clock menu more-arrow no yes mobile

Filed under:

ESPN’s Bowl Game Clown Show

“I don’t know if we can get a new crew or not in time.” 

Guaranteed Rate Bowl - Kansas v UNLV Photo by Chris Coduto/Getty Images

While I’m guessing most of the discussion has already been had both online and in recent Chalkboard posts, I promised a piece on this and by God I’m going to deliver. Because, the Guaranteed Rate Bowl was an absolute clown show, and ESPN as well as the bowl sponsor should be embarrassed with what transpired.

The production was simply awful, the announcers equally bad, and the officiating was downright terrible. At times I questioned if the pair commenting on the game were even watching it, and they definitely hadn’t done enough research. For example, late in the game as KU was attempting to ice the win, Bean went to Jared Casey on a huge third down play. They referred to Casey as KU’s “blocking tight end” (perhaps not incorrectly), but then the color guy seemed genuinely stunned that KU would look to Casey for a big play in a critical moment. On the same play, the play-by-play said something to the effect of “he’s close to the first down” when he clearly had crossed the line to gain.

Or how about when they gave a completely wrong rundown of KU’s home opponents for 2024. Those are just my favorite examples, you probably have your own you could add.

But the officiating is what really made this game stand out. National outlets picked up on the officiating quickly; Blake Schuster, writing for FTW as part of USA Today, says it certainly looked rigged, but totally wasn’t. The Associated Press took note, but didn’t tie it to gambling. Heartland College Sports called the officiating “really bad.” I hesitate to call the New York Post “news” but they jumped on the conspiracy theory as well.

While I agree that a vast conspiracy is unlikely, there are a number of factors that came together to make it appear so. The list includes:

  • The sudden line movement (6 points) in the hours before the game
  • The sheer number of penalties, particularly on Kansas as KU built a huge first half lead
  • The lack of replays on these penalties, or any other questionable call or play

Consider: Kansas was flagged 18 times for 216 yards, which is not just a record for this bowl game, but an NCAA postseason record. Phantom holds, weird dead ball personal fouls, questionable (at best) unnecessary roughness calls, false starts that should have been encroachment, and then of course the facemask that clearly wasn’t a facemask.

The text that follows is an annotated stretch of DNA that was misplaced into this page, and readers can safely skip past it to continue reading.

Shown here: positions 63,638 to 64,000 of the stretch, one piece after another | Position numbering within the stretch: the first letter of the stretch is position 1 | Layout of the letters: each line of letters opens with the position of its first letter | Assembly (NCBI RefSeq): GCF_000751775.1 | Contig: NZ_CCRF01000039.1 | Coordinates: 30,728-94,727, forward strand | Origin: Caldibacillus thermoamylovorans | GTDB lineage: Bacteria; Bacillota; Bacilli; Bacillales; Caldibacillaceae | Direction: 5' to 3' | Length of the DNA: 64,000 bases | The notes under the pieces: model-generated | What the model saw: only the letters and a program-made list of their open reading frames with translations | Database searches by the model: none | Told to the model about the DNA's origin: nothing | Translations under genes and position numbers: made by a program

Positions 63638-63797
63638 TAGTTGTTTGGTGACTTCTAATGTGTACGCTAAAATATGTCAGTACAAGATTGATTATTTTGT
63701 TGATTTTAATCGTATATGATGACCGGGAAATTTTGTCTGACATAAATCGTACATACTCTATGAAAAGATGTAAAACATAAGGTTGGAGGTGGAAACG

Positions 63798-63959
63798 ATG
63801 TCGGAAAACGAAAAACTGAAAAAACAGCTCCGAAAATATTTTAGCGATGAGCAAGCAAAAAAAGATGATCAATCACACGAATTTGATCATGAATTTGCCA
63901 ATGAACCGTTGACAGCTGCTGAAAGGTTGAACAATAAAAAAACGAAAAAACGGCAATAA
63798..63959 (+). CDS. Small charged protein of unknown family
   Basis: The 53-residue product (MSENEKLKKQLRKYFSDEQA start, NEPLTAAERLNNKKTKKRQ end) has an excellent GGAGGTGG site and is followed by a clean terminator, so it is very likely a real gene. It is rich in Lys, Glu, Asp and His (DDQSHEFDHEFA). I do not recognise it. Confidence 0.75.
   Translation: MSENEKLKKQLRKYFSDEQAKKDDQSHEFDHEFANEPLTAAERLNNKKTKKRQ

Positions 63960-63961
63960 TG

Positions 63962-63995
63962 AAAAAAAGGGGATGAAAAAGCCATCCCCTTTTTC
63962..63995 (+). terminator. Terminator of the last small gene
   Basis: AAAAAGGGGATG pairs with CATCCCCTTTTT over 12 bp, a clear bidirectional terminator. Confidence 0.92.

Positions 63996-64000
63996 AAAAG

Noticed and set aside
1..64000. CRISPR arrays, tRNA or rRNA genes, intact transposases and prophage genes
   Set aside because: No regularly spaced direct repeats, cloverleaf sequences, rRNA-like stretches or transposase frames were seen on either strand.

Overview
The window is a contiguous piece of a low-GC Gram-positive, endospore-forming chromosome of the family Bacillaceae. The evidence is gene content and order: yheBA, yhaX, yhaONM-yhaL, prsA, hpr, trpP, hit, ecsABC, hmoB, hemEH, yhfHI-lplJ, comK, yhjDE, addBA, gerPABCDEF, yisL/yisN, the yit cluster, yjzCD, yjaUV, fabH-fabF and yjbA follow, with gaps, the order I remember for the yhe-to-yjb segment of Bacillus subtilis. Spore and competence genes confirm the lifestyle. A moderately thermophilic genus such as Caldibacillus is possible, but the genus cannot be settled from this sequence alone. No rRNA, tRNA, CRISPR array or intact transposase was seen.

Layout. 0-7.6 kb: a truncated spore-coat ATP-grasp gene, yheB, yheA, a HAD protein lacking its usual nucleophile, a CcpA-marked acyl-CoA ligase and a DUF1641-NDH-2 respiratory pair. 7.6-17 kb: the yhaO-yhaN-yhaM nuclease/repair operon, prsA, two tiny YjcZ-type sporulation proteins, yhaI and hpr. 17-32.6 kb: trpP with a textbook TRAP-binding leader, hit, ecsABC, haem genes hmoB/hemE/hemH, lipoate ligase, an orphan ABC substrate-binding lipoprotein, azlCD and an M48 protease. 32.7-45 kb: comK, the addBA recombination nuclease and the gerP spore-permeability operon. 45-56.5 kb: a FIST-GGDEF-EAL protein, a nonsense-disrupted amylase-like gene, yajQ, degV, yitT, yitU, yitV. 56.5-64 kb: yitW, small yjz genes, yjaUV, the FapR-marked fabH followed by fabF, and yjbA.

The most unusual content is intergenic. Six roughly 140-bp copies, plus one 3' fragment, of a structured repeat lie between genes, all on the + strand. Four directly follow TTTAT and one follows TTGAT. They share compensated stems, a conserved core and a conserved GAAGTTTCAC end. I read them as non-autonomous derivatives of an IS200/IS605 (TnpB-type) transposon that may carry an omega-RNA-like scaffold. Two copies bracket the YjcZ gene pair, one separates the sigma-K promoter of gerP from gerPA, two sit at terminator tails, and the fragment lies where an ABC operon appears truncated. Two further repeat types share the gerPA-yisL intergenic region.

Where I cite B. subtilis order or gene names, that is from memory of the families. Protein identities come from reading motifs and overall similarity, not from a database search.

After the broadcast showed this replay, I’m not sure we saw another replay the rest of the night.

At one point in the fourth quarter the flag discrepancy was 17-4. It would finish with 18 on KU and 9 on UNLV, but a few equally questionable make-up calls in the fourth quarter once KU had reestablished control of the game doesn’t change anything, either, because the fact is, Kansas is not a foul-prone team. The Jayhawks came into the game 14th in the NCAA in fewest penalties, and 31st in fewest penalties yards. They averaged just 4.5 penalties per game this season and 43.6 penalty yards per game.

But for the 17 minutes spanning the last two minutes of the first half through the end of the third quarter, Kansas was called for 11 penalties. This, as Kansas was building a 28-10 halftime lead and was in full control.

During that same span, UNLV saw just one flag.

Did Lance Leipold’s team suddenly become that undisciplined for 17 minutes? I find that almost as difficult to believe as the gambling conspiracy theory. Maybe the refs just had a bad night; it’s been posited here in our comments section that perhaps they simply got overzealous in making up for some missed non-calls that went KU’s way early in the game.

Whatever the reason, it’s definitely an interesting feeling to be complaining like this after a WIN. Although to try and be fair, there is at least one apparent UNLV supporter (or more likely, KU hater) who got in on the action:

C’mon guy who appears to be Big Game Boomer’s burner. That can’t be a serious take.

But ultimately, this nightmare was on ESPN, not their streaming service or The Ocho or even ESPN2, and everything surrounding the broadcast of this game was a complete S-show. I choose my words carefully in saying that because, reportedly, the rest of the events surrounding the game and the overall bowl experience was great. The players deserved better, the fans deserved better, these programs deserved better, and the least that should happen is someone at ESPN and/or Guaranteed Rate step up, recognize what happened, and apologize for this fiasco.